Public Release: 

Research reveals how cells protect against stress

Penn State

Stress happens, and over the eons all species of living things have evolved all sorts of ways to cope. Now, new research has revealed that organisms as diverse as humans and plants share a common set of stress-protection maneuvers that are choreographed by the metabolic machinery in their cells.

The research led by Sarah M. Assmann, the Waller Professor of Plant Biology at Penn State, will be published in the 15 August 2002 issue of the journal Nature.

"We have shown, in more detail than was known before, the chain of cellular events that begins with an environmental stress and ends with an organism's protective response to that stress," Assmann says. "We also have discovered some previously unknown steps in that process."

Among the team's discoveries is that one cellular-processing step that originally was discovered in human cells also occurs in plant cells. "A human autoimmune disease and a disorder associated with breast cancer are known to result from a defect in this process, " Assmann says.

Specifically, the Assmann team studied a process triggered in plants by abscisic acid (ABA), a hormone that plants produce when they are stressed by drought. Assmann's lab discovered two years ago that the ABA hormone activates a type of protein called a kinase, which attaches phosphate groups to other proteins. The resulting cascade of events ultimately causes closure of microscopic pores on the plants' leaves in an effort to limit the loss of moisture.

In the present research, Assmann's group found that one of the targets of this ABA-activated kinase is a specific protein that binds RNA. Assmann's group further discovered that the ABA-induced phosphorylation of the RNA-binding protein caused its association with the RNA encoding dehydrin, a protein known to confer stress-resistance to plant cells.

Scientist have long known that, in both plant and animal cells, proteins designed to do particular jobs are produced from the genetic blueprint contained in the DNA inside the nucleus. In a process known as transcription, nuclear machines first copy the genetic code from the DNA molecules into a "transcribed" RNA molecule and then moves the RNA from the nucleus into the cell's cytoplasm, where it is "translated" into a protein. But Assmann and other researchers are discovering that RNA-binding proteins mediate a lot of cut-and-paste processing of the newly transcribed "raw" RNA before it is remodeled into "messenger" RNA and allowed to leave the nucleus carrying the blueprint for making a protein.

"A new paradigm that our research suggests is that the ABA hormone regulates the protein complement of a cell not only by controlling the initial transcription process but also by controlling the proteins involved in post-transcriptional remodeling of RNA molecules, including RNAs that encode stress-protective proteins," Assmann explains.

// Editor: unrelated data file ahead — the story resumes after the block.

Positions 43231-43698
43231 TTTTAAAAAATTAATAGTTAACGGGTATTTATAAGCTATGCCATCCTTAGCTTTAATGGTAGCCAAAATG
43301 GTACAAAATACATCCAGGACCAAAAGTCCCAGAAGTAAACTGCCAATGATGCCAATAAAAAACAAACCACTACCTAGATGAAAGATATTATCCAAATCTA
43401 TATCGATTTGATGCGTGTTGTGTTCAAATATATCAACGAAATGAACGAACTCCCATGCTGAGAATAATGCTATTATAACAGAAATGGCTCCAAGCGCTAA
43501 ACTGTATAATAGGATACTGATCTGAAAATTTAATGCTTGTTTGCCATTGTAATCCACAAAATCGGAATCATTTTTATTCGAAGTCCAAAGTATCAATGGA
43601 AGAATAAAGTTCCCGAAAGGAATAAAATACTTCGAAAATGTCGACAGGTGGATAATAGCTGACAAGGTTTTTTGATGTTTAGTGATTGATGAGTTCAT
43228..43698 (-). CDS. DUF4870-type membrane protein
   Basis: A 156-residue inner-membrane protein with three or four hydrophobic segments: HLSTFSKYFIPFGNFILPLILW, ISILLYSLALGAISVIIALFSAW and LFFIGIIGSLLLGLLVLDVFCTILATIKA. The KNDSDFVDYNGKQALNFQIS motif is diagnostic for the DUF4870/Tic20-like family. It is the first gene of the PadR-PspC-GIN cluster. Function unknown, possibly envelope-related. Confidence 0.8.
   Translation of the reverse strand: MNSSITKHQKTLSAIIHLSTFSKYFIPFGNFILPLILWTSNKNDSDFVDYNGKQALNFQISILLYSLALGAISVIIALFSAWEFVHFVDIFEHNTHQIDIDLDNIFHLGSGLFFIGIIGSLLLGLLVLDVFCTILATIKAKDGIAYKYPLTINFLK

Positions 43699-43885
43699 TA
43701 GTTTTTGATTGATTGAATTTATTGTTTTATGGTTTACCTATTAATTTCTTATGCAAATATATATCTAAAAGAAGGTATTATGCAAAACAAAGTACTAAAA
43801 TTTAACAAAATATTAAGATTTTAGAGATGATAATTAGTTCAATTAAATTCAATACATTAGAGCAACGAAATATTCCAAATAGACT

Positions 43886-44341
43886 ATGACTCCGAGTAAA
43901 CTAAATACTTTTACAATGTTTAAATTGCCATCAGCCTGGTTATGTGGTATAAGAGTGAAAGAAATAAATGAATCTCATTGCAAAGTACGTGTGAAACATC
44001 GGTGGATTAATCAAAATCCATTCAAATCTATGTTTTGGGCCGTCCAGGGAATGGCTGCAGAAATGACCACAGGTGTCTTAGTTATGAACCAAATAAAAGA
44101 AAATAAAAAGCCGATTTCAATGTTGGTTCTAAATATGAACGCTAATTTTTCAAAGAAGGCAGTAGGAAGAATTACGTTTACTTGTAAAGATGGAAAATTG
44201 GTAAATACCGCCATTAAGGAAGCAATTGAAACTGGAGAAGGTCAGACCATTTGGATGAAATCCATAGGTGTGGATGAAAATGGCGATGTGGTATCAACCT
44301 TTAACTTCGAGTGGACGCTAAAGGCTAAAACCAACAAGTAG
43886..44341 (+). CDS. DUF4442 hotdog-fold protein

Another of Assmann's discoveries is that ABA regulates the formation of mysterious islands within the cell's nucleus called "nuclear speckles." Scientists do not yet know a lot about nuclear speckles in plants, but they do know that nuclear speckles in human cells contain proteins associated with the remodeling of RNA.

By expressing in plant cells the RNA-binding protein with a green fluorescent tag attached, Assmann's group was able to observe the localization of this protein within the living cell. As she watched through the microscope Assmann observed, for the first time, that ABA induced the relocation of the RNA-binding protein within the nucleus. Upon treatment of the plant tissue with ABA, the fluorescently-tagged RNA-binding proteins quickly gathered together into nuclear speckles that looked like green-glowing islands inside the cell's nucleus. "To our knowledge, such hormonally induced aggregation of RNA-remodeling proteins into nuclear speckles has not previously been observed either in plant or in animal cells," Assmann says.

In addition to giving researchers these and other important details about the processes that produce protective proteins, Assmann's research also eventually could give farmers more control over the moisture content of their crops." Our research points to a gene-regulation process that, if turned off after a crop matures, would assure that the pores on a plant's leaves would stay open, allowing it to dry more quickly in the field," Assmann explains. "In a crop like feed corn, for example, such control would be economically beneficial to farmers, who get a better price for their crop if it has reached its optimal moisture content."

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In addition to Assmann, other members of the research team include Jiaxu Li, lead postdoctoral associate, postdoctoral associates Sona Pandey and Carl K.-Y. Ng, Ken-ichiro-Shimazaki and Toshinori Kinoshita at Kyushu University (Japan), and Steven P. Gygi of Harvard Medical School.

This research was supported by the National Science Foundation. Photos: high resolution images for publication are available to reporters from a link at http://www.science.psu.edu/alert/Assmann8-2002.htm

Additional Contact Information:
Sarah M. Assmann: phone 814-863-9579, email sma3@psu.edu

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